MIBG Scan

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Indications:

  1. Neuroblastoma

  2. Phaeochromocytoma / Paragangliomas

Principle:

  • MIBG localises in adrenal medullary and sympathetic tissue. Structurally it is similar to norepinephrine and guanethidine.

Preparation and Procedure:

  • The patient should not have a bone scan less than 2 days before or until 5 days after the Iodine-123 MIBG injection. A GFR study should not be performed until at least 6 days after the Iodine-123 MIBG injection.

  • The patient must not have either CT with oral contrast or a Barium study less than 5 days before the Iodine-123 MIBG injection or until after imaging has finished (usually 26 hours after the injection). These x-ray studies will interfere with MIBG scanning.

  • Lugol's Iodine (thyroid blocking agent) needs to be started 1 day before the Iodine-123 MIBG injection and should be continued for 3 days. 1 or 2 drops to be taken daily in milk.

  • Foods such as chocolate (including chocolate milk), can block the uptake of MIBG. They must be avoided for 4 days before the MIBG scan.

  • Certain drugs interfere with MIBG uptake and should be avoided (usually for 3 biological half-lives): Decongestants and nasal sprays, Tricyclic Antidepressants, Antipsychotics/Tranquillisers, Amphetamines, Antihypertensives.

  • MIBG imaging takes about 1.5 hours (including SPECT/CT). Infants and children with neuroblastoma will often need sedation or anaesthesia.

Comments:

  • MIBG is an expensive investigation and requires a lot of organisation between departments and the suppliers of the radiopharmaceutical. At least 2 week's notice is usually required to arrange the study. Currently the Iodine-123 MIBG arrives and is injected on Tuesdays. The imaging is performed 24 hours later i.e. Wednesdays.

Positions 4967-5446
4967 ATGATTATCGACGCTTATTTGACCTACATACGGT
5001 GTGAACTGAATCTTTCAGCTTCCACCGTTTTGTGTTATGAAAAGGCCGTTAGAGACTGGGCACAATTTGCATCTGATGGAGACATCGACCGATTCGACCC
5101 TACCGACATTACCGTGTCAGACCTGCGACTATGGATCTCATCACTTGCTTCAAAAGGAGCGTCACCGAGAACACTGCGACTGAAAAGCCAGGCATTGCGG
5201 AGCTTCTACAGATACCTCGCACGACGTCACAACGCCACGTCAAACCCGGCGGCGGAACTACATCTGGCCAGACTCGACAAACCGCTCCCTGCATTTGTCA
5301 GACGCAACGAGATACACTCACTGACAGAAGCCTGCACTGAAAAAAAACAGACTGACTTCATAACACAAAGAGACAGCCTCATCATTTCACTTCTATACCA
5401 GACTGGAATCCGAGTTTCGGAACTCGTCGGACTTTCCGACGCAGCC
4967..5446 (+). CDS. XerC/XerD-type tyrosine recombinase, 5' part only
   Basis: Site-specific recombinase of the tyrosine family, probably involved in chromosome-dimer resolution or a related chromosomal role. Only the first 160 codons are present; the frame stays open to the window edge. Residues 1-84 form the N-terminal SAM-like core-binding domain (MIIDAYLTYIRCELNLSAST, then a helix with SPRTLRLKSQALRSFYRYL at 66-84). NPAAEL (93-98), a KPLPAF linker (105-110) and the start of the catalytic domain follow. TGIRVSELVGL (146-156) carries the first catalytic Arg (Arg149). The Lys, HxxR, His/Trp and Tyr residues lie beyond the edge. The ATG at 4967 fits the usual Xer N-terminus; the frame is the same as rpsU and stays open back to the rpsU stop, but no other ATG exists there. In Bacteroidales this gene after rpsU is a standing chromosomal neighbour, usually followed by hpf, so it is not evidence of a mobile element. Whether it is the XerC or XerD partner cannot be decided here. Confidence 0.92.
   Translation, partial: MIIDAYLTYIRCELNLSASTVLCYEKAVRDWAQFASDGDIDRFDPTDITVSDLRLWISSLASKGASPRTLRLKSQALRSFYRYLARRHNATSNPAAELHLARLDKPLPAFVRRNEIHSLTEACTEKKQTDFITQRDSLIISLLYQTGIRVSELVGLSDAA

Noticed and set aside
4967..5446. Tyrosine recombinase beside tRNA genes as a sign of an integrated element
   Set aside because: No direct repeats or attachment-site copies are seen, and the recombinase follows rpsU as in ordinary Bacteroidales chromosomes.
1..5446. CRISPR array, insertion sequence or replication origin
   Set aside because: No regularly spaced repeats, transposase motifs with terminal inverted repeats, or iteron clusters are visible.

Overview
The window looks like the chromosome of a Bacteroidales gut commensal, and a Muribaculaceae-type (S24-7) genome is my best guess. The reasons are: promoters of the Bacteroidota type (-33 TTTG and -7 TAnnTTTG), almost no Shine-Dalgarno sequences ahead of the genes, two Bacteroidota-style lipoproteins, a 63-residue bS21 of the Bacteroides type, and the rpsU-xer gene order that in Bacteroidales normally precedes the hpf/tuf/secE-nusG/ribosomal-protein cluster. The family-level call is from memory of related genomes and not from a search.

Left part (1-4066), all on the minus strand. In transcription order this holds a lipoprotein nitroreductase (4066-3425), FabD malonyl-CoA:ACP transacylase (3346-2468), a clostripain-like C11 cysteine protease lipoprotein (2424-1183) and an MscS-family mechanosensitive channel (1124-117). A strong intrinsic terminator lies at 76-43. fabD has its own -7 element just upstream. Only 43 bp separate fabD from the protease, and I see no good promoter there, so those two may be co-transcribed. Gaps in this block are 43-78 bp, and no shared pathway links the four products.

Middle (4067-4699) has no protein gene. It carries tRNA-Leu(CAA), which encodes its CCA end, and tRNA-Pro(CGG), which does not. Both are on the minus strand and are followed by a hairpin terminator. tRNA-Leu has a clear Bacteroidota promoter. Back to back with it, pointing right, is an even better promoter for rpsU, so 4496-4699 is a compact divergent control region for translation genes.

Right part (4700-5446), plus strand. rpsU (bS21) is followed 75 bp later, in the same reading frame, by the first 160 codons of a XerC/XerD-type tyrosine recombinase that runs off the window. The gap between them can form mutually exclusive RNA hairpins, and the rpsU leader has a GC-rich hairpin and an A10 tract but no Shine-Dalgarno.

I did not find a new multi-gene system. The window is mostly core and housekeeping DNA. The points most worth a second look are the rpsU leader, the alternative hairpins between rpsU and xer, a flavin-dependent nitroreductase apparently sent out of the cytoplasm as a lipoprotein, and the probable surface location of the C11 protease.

• MIBG sensitivity in the detection of neuroblastoma has been reported to be 90% or greater, specificity approaches 100%. The extent of metastatic bone and bone marrow disease is most accurately defined by MIBG scintigraphy however small liver mets may escape detection due to the high concentration of MIBG in the liver. The accurate depiction of the full extent of disease spread and distribution are essential before therapy for both prognostic classification and therapeutic decisions.

  • MIBG sensitivity for pheochromocytomas is 80% and specificity 95-99%. CT and MRI are accurate in detecting primary tumours of the adrenal gland but they are inferior to MIBG in the detection of extra adrenal tumours.

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Page last reviewed: 05 September 2013
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